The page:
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Issue 4.07

The Astrophysics Spectator

May 16, 2007

The latest addition to the web site is a page describing the larger features of the Galactic center. The center of our Galaxy is the most violent region of the Milky Way. We see this violence in the radio waves, infrared light, x-rays, and gamma-rays that manage to travel to us through the dust of the Galactic plane. The primary object of interest at the center is a massive black hole candidate called Sagittarius A* (Sgr A*). This object of 3.6×106 times the mass of the Sun is not only the object around which all other stars in the Galaxy orbit, it is also the most massive black hole candidate that we observe. Similar black holes are believed to live at the center of other galaxies, in particular the galaxies that are strong emitters of radio wave, x-rays, and gamma-rays.

Around Sgr A* orbits a dense cluster of stars. Within a radius of about 2 parsecs from Sgr A*, the mass of the stars in this cluster equals the mass of the central black hole. Within a radius of about 10 parsecs from the black hole, the stars have a total mass of 3×107 solar masses. Although the density of stars continues to fall as one moves away from the black hole, the density of stars remains high out to nearly a kiloparsec from the black hole. Over the larger volume of this star cluster lies a disk of gas, numerous supernova remnants, and threads of magnetic field and hot electrons. This disk lies in the plane of the Galaxy, extending several hundred parsecs in diameter, but with a thickness of order 50 parsecs.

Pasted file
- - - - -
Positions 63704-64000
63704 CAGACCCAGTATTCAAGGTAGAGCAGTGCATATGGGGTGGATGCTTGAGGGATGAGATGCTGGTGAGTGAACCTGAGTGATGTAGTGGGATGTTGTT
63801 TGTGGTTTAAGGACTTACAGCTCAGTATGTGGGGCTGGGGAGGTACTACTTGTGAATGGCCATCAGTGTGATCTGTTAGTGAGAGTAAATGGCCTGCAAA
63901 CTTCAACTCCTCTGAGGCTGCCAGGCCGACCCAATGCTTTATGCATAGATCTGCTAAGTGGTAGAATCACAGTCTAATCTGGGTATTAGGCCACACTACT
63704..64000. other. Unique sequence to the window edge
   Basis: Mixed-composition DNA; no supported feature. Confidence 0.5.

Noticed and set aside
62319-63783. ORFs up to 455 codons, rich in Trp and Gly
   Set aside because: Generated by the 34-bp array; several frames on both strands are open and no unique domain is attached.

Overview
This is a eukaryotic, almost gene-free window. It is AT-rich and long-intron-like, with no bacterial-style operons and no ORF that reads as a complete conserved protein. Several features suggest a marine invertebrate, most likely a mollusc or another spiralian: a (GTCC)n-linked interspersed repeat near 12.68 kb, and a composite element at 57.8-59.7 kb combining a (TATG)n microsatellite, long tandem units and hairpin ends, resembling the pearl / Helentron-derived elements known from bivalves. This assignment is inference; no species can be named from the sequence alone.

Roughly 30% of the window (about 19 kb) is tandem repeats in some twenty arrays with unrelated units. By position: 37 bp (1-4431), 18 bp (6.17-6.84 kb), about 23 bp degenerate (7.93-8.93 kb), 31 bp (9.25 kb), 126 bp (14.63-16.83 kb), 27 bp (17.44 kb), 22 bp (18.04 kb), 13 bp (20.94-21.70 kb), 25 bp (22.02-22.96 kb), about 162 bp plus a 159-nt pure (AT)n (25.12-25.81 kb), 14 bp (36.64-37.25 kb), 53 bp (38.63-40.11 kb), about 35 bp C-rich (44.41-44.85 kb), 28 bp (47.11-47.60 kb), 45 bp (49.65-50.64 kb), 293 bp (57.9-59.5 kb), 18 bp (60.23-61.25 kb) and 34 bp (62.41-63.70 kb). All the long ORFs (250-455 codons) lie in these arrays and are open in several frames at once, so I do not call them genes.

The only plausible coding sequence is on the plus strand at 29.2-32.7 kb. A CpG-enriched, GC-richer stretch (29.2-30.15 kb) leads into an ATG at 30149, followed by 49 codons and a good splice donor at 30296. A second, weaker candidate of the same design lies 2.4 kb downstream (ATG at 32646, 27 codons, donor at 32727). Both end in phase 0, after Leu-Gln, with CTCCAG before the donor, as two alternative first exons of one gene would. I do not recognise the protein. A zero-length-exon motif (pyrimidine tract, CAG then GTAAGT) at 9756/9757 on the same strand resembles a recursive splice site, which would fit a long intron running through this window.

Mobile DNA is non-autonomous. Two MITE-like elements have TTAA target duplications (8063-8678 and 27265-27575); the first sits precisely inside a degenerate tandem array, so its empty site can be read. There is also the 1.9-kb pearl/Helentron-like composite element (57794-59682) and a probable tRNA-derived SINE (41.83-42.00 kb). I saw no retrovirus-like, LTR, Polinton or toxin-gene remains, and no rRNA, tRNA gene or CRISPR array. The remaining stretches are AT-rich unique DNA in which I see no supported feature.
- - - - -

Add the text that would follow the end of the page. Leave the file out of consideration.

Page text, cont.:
The most compelling reason for astronomers to study the Galactic center, beyond the interesting physics involving clusters of stars, supernovae, energetic plasmas, and a black hole, is that our Galactic center may resemble the galactic centers of the very young distant active galaxies.

Next Issue: The next issue of The Astrophysics Spectator is scheduled for May 30.

Jim Brainerd


The Galactic Center. The center is the most violent region of the Milky Way Galaxy. Peering through the intervening dust with radio and infrared telescopes, we see a region of densely-clustered stars, supernova remnants, and hot gases in extended magnetic fields. At the very center of the Galaxy is Sagittarius A, a brilliant, extended radio emitter that contains the massive black hole candidate Sgr A* (continue)

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